The domain name <buwsuckz.com> substantially incorporates the Complainants’ trademark “buw”. This has been held to be sufficient to establish that the name is confusingly similar to the Complainants’ registered trademark.. (cf. Nicole Kidman v. John Zuccarini, d/b/a Cupcake Party, WIPO Case No. D2000-1415; Chanel, Inc. v, Estco Technology Group, WIPO Case No. D2000-0413; Welch Foods Inc. v. USCYB, WIPO Case No. D2001-1072). It has been moreover confirmed in previous decisions under the UDRP that the pejorative character of the element “sucks” does not make the domain name distinguishable from the respective trademark (See inter alia, Wachovia Corporation v. Alton Flanders, WIPO Case No.áD2003-0596 and SocietÚ Air France v. Virtual Dates, Inc, WIPO Case No.áD2005-0168; see also ADT Services AG v. ADT Sucks.com, WIPO Case No.áD2001-0213; Koninklijke Philips Electronics N.V. v. In Seo Kim, WIPO Case No.áD2001-1195; Direct Line Group Ltd, Direct Line Insurance plc, Direct Line Financial Services Ltd., Direct Line Life Insurance Company Ltd., Direct Line Unit Trusts Ltd., Direct Line Group Services Ltd., v. Purge I.T., Purge I.T. Ltd., ., WIPO Case No.áD2000-0583; The Salvation Army v. Info-Bahn, Inc., WIPO Case No. D2001-0463; Standard Chartered PLC v. Purge I.T., WIPO Case No.áD2000-0681; Bayer Aktiengesellschaft v. Dangos & Partners, WIPO Case No.áD2002-1115; Freeserve PLC v. Purge I.T. and Purge I.T. Ltd., WIPO Case No.áD2000-0585; Dixons Group PLC v. Purge I.T. and Purge I.T. Ltd., WIPO Case No.áD2000-0584; Wal-Mart Stores, Inc. v. Richard MacLeod d/b/a For Sale, WIPO Case No.áD2000-0662;Padma AG. v. Padma.com, WIPO Case No.áD2000-0477; Diageoplc v. John Zuccarini, Individually and t/a Cupcake Patrol, WIPO Case No.áD2000-0996). There can be no doubt that the domain name <buwsuckz.com> is also confusingly similar to the Complainants’ trademark .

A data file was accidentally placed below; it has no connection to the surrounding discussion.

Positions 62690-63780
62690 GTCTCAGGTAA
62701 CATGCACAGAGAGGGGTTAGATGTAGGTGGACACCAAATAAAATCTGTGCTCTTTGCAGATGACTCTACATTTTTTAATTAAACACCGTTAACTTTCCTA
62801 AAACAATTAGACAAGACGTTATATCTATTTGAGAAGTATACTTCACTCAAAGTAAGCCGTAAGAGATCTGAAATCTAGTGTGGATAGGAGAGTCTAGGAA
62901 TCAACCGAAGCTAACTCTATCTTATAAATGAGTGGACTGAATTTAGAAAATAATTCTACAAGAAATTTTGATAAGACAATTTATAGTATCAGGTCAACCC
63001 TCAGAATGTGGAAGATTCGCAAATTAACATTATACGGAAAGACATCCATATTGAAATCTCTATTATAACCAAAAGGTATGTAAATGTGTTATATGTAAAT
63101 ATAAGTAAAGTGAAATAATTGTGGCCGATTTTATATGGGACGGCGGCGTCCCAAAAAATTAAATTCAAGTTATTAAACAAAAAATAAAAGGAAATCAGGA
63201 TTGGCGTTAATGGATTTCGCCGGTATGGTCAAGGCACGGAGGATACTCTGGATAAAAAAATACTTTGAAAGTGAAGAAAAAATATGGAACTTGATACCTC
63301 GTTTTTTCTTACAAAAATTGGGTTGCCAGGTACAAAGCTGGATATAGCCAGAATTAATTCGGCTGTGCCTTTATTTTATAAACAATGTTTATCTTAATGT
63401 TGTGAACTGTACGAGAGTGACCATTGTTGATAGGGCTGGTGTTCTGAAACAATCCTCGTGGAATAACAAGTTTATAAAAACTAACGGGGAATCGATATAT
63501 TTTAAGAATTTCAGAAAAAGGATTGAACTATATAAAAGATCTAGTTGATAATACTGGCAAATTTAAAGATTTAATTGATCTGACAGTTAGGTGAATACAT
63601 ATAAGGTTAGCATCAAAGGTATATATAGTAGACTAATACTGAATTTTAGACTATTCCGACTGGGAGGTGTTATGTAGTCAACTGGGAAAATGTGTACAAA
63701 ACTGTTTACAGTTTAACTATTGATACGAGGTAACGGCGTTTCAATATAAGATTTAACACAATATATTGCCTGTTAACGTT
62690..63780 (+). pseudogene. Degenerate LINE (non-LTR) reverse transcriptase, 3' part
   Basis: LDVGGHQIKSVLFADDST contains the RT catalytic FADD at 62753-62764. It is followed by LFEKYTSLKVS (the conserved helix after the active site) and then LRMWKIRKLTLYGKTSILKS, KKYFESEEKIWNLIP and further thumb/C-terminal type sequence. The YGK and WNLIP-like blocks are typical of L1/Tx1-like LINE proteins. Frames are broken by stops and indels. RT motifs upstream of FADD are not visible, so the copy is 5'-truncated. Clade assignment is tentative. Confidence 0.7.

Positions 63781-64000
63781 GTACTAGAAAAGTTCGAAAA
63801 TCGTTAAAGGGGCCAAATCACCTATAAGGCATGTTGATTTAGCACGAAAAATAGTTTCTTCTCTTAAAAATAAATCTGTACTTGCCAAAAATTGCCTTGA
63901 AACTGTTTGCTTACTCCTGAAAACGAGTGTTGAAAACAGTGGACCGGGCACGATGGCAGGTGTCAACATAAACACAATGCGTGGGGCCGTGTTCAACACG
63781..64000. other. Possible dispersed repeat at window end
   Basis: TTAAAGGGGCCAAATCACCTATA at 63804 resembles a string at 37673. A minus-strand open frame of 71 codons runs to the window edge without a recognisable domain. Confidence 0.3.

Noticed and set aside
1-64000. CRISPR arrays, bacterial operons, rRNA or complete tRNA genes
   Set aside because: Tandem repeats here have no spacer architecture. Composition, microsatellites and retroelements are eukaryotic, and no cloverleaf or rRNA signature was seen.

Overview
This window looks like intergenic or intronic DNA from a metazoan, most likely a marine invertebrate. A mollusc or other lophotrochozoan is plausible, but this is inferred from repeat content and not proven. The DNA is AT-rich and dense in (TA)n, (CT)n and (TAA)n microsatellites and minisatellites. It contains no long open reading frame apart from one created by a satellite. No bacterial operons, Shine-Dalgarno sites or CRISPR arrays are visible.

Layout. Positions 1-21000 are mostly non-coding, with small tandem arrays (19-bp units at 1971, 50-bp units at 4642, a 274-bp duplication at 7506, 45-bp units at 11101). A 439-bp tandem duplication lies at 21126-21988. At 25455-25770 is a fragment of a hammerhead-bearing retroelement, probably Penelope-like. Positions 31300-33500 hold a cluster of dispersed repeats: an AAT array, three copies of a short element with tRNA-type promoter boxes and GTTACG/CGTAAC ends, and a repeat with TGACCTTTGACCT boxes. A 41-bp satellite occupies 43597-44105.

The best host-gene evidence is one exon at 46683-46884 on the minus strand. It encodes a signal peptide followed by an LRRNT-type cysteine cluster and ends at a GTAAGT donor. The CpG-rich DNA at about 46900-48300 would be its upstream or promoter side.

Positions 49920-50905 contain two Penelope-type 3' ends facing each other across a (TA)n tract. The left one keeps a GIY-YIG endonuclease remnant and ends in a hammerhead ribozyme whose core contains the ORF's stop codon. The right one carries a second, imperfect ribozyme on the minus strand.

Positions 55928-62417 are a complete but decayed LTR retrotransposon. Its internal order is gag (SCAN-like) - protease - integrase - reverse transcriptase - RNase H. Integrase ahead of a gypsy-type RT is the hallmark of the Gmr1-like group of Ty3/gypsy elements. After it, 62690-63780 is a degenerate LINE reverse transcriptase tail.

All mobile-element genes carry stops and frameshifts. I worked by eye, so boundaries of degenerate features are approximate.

(ii) The Respondent has no rights or legitimate interests with regard to the domain names.